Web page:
Religion is both a divine and a human institution.
Its divine aspect, where God is one, is the ideal aspect and in it there are no differentiations. The goal is the attainment of perfection, peace and highest Knowledge. In this divine aspect, it is pure as it comes from the Supreme Reality Itself through the medium of incarnations and god-men. It is transcendental and goes beyond all limitations of word and thought.
When this thought is carried to individuals and groups, it gets influenced by the character of the people. In its human aspect, the essentials and the nonessentials are so perfectly mingled as one loses sight of the essential aspects and always sees the nonessentials.
The essentials are purity, unselfishness, renunciation, love and reverence. These are required to protect the natural inner love and to allow the mystical experience to grow and manifest. The nonessentials include rituals, myths and ceremonies.
Real danger comes when the nonessentials swallow the essentials of religion. New values emerge, based on the experience of the sensate world. These values give a hard blow to faith, which always has, as its basis, a simple and truthful life.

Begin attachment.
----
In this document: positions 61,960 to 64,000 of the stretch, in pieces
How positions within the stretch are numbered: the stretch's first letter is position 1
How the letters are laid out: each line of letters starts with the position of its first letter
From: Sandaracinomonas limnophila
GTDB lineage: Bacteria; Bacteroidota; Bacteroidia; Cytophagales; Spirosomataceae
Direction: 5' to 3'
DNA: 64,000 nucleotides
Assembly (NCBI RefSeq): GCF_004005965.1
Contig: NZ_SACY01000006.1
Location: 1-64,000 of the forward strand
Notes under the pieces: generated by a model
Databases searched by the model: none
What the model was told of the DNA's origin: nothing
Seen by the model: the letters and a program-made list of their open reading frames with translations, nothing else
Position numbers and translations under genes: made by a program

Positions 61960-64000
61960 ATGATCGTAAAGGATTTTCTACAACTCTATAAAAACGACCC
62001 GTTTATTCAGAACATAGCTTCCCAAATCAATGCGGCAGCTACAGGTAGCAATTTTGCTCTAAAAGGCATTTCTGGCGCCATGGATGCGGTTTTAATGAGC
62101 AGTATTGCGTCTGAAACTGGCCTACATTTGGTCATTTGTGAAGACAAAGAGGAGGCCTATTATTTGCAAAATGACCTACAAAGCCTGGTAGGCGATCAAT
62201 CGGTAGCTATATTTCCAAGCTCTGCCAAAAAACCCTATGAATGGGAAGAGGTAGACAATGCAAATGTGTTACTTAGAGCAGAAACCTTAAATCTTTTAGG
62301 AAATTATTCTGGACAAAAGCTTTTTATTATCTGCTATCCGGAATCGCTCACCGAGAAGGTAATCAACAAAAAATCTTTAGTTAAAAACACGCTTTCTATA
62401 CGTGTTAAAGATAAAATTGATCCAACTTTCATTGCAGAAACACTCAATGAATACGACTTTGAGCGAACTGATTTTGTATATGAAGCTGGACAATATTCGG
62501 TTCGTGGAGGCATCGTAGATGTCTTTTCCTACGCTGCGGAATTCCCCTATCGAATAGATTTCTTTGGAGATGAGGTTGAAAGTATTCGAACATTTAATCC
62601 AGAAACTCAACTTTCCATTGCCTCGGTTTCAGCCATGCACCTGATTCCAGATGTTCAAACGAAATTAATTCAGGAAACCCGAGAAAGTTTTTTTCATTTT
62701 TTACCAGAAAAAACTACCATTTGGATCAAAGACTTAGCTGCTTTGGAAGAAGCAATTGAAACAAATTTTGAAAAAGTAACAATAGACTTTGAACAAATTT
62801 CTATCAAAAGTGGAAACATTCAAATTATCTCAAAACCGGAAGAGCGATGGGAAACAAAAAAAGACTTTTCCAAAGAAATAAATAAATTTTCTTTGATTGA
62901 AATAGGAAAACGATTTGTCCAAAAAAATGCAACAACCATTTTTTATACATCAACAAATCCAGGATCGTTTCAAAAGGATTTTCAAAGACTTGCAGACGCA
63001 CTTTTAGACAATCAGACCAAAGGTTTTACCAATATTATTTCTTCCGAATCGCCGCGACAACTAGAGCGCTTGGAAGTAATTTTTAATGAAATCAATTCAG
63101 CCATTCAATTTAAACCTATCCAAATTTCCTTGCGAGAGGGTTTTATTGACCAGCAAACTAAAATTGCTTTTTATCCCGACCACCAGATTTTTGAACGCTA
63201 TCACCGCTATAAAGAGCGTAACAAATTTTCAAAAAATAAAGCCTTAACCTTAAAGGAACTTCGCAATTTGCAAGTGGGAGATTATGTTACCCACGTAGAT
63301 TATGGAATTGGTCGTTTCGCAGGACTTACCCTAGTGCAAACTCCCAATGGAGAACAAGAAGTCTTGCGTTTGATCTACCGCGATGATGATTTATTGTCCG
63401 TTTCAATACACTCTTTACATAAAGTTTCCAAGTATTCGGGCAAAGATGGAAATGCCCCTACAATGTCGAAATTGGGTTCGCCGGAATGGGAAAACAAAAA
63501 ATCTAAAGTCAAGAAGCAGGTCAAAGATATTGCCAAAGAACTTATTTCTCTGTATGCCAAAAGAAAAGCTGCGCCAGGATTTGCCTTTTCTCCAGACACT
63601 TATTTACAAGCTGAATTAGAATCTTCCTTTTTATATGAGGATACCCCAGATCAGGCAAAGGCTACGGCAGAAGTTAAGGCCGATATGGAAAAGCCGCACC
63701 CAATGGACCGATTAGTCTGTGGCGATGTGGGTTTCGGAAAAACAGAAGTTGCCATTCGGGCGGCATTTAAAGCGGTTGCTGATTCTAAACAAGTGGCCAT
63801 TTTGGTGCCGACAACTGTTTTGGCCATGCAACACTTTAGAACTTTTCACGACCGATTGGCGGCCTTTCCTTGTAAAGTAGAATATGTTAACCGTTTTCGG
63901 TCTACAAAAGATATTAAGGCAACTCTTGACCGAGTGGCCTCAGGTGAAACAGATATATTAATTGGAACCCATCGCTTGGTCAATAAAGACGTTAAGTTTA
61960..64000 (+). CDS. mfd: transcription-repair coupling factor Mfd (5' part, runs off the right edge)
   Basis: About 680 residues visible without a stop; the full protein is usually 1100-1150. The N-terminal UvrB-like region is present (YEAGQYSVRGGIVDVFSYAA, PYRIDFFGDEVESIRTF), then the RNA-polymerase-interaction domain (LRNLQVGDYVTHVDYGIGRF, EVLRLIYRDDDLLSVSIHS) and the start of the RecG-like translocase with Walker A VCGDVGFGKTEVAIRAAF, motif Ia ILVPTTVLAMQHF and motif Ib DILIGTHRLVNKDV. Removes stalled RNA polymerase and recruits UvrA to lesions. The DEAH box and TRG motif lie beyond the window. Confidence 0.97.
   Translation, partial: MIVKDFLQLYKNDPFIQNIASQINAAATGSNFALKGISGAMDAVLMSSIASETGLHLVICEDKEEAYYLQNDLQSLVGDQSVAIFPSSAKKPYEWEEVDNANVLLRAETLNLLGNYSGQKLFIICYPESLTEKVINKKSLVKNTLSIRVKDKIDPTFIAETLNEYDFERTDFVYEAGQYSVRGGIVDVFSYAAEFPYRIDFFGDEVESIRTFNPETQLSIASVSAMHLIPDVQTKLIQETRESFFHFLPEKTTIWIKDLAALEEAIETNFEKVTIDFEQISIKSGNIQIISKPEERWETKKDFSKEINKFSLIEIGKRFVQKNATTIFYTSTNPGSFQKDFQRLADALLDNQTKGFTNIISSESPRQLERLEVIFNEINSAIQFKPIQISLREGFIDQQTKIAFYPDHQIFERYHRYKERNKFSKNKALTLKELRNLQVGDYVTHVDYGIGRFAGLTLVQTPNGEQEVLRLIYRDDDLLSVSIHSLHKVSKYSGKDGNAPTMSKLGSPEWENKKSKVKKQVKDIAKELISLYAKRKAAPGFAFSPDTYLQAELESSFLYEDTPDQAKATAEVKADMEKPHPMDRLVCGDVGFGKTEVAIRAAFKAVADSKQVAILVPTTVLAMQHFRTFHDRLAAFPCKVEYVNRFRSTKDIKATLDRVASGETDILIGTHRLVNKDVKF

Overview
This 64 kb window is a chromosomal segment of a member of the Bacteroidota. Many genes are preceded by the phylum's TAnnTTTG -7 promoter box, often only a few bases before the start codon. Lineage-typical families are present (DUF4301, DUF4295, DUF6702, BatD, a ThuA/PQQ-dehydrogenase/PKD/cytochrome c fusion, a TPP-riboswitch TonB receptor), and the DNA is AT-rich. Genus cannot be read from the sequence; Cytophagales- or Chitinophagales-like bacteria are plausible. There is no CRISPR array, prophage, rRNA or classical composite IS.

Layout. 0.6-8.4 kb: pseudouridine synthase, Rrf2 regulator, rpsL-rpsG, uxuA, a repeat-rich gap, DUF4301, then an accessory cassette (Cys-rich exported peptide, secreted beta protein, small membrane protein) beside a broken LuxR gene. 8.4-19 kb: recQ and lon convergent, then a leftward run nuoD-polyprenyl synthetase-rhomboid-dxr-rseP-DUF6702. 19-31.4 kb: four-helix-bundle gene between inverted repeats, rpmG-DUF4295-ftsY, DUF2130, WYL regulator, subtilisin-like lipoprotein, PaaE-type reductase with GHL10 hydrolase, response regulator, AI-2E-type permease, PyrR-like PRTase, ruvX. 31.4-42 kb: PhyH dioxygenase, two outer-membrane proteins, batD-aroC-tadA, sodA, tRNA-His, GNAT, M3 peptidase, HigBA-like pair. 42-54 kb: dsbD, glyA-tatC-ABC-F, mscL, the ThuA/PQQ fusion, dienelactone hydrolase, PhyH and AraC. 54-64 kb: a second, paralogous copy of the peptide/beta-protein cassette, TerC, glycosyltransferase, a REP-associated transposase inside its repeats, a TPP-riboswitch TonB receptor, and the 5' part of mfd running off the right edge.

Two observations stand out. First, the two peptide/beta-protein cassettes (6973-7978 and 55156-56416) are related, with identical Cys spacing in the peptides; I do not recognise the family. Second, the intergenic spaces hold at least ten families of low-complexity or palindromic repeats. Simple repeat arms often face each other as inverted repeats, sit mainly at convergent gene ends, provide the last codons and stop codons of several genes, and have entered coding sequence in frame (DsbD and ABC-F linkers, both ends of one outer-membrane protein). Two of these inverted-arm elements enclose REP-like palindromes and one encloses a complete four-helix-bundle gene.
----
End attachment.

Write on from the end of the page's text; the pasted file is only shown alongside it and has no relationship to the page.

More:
But it is very difficult to separate the essential and the nonessential. The pure concept of religion emphasising only the essentials does not make it a practical approach. Thus a commingling of essential and nonessential aspects is required, the latter being the means to attain the former, which is the goal.
Sensate world gives us happiness and satisfaction which is at best transitory. Even with the highest achievement, a high level of dissatisfaction is felt. We cling to life but discover that this life is death.
Jesus Christ said: “For whosoever will save his life shall lose it; but whosoever will lose his life for my sake, the same shall save it.”
Taittiriya Upanishad states : “Love is the whole of religion. …That self-creator is verily the source of joy; for one becomes blissful by coming in contact with that source of joy.”
God is a magnet. He attracts everyone who attains purity of heart and devotion.
Lord Krishna says in the Bhagavad Gita : “I am the same to all beings; to me there is none hateful nor dear. But those who worship me with devotion, they are in me and I also am in them.”
- Excerpts from SWAMI BHASHYANANDA’s From The Unreal To The Real. 1-12.
- The extracts are not continuous. Selection and emphasis, mine.